The male DG frequently posts about not posting. The female DG just pushes something every day. At least until yesterday when there was just no time.
Since then she’s been on two dawn walks – yesterday with the male DG and today where she really did walk, not jog, the entire time. Lots of circumstances contributed to that decision but none serious. That she was a bit wimpy undoubtedly resulted in an interesting but less than fantastic sunrise (photographed at the San Mateo bike bridge) as she didn’t have the slight elevation that the banks of Lake Lagunita provide.
Meanwhile, just as she surmised a few days ago when she admitted to being “just like Tiger,” the practice that some [mainly sports] doctors use – platelet rich plasme therapy – is being confused with blood doping, human growth hormone therapy and steroid use by the “popular” press (aka New York Times etc.). So she’s inviting readers to get the facts in the “unpopular” press, Scientific American, even though it doesn’t reference the therapy’s use in surgery just before closing up, which her doctor believes, from anecdotal experience, prompts healing.
Back at the Farm (literally as that’s is Stanford land in the photo) she likes the intersection of sky and tule fog/low mist in the foreground.
OK, let’s get this confession out of the way: The female DG is online a good portion of each 24 hour period – but still doesn’t get much news online. She’s just used to coming home and reading the newspaper, meaning that print thing with ink.
So it was only Tuesdays night, undoubtedly 36 hours or so after the story broke (in someone’s time zone) that she read first in the San Francisco Chronicle (edited version) and then the New York Times (full version) , the news that Tiger Woods – in a guilt by possible association – is a) a steriod user (full guilt by association due to criminal investigation of Canadian Dr. Anthony Galea); b) was administered human growth hormone by Dr. Galea (the implication of the edited Chronicle story) or c) took advantage of what other elite athletes – and those who are less elite but are in the right place at the right time like the female DG – used platelet-rich plasma therapy to hasten recovery from a muscle or other tissue injury. Unless there’s some other new evidence, she’s voting “c.”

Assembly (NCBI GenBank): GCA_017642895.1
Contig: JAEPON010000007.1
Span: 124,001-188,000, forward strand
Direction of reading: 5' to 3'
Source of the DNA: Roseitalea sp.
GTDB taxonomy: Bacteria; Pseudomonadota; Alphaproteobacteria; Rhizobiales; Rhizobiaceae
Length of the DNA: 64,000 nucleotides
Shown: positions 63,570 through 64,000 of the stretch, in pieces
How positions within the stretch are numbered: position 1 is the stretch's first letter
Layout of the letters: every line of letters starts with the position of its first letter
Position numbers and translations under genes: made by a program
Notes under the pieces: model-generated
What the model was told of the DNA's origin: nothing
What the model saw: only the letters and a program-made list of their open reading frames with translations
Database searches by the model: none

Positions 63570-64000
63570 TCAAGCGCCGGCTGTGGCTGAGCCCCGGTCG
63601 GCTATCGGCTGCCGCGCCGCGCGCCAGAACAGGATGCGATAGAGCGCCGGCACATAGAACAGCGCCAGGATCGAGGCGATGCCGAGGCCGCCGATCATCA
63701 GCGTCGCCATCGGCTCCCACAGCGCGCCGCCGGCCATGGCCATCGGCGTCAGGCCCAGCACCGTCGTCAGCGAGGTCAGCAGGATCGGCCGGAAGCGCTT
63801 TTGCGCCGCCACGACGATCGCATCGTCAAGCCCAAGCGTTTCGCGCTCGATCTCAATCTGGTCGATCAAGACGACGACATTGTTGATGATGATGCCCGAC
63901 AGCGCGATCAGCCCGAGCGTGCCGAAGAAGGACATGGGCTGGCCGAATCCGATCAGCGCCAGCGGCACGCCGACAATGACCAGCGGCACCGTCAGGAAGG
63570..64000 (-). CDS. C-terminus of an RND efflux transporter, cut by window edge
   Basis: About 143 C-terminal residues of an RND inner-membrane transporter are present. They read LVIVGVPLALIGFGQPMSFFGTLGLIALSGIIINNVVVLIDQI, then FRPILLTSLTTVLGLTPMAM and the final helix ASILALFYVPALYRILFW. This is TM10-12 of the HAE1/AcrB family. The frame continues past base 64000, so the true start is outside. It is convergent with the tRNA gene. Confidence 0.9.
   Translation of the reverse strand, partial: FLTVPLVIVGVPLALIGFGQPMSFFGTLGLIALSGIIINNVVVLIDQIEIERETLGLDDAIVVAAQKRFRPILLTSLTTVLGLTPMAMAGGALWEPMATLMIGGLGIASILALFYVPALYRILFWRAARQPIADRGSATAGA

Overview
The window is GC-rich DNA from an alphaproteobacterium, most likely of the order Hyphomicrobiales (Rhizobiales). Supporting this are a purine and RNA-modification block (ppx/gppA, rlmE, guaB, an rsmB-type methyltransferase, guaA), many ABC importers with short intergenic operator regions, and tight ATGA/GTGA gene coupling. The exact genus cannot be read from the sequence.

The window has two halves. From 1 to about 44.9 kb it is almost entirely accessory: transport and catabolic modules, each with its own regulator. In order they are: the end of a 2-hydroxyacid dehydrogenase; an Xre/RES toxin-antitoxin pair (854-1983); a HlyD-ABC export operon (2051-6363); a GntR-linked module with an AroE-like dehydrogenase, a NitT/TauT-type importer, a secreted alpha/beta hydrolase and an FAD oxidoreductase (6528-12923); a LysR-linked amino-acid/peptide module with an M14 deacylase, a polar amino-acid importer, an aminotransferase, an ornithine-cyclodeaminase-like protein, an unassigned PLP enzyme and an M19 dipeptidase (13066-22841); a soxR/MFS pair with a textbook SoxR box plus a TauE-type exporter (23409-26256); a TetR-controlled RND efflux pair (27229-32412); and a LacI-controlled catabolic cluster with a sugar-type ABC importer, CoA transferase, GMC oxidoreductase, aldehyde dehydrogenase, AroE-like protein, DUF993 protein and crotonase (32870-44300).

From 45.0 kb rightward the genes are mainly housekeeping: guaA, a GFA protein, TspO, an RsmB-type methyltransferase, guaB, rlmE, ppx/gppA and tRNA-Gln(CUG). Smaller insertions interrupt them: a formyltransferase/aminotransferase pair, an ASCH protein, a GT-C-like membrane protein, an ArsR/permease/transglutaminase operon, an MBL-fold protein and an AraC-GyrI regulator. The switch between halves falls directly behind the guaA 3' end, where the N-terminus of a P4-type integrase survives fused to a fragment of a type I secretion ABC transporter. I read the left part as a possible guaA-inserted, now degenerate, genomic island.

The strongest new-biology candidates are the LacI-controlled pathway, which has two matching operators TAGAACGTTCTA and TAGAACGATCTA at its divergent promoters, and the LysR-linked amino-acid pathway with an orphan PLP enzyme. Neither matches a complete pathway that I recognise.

There is irony in the Dec. 15 front page New York Times article which casts Dr. Galea’s medical practice in less than glowing, if not somewhat damning, terms. That same newspaper also profiled Dr. Alan Mishra on the front page in February of this year, heralding “a promising treatment for athletes – in blood.” Both doctors are utilizing platelet-rich plasma therapy. Both undoubtedly treat a number of “elite” athletes – but one of them, Dr. Galea, just happened to treat the current object of media frenzy, Tiger Woods.
The female DG is a recipient of platelet-rich plasma and is waiting for the headlines to break about her “outside the lines” treatment. The surgeon who repaired her partially-torn Achilles tendon in July – Dr. Lawrence Oloff – packed the repaired tendon with platelet-rich plasma before closing up. Because she lives in Menlo Park where Dr. Mishra practices, she consulted him for a second opinion before undergoing surgery; he offered an alternative to surgery – just injecting the wounded tendon with platelet-rich plasma. For a number of reasons, she chose surgery – and platelet-rich plasma.
This the female DG will never know: Did the packing of her surgical wound with platelet-rich plasma contribute to her “ahead of the curve” recovery from Achilles tendon surgery? She is starting to jog and is pain free.
Another thing she doesn’t know: When will the media leave Tiger Woods alone even though his candidacy for sainthood is off the table?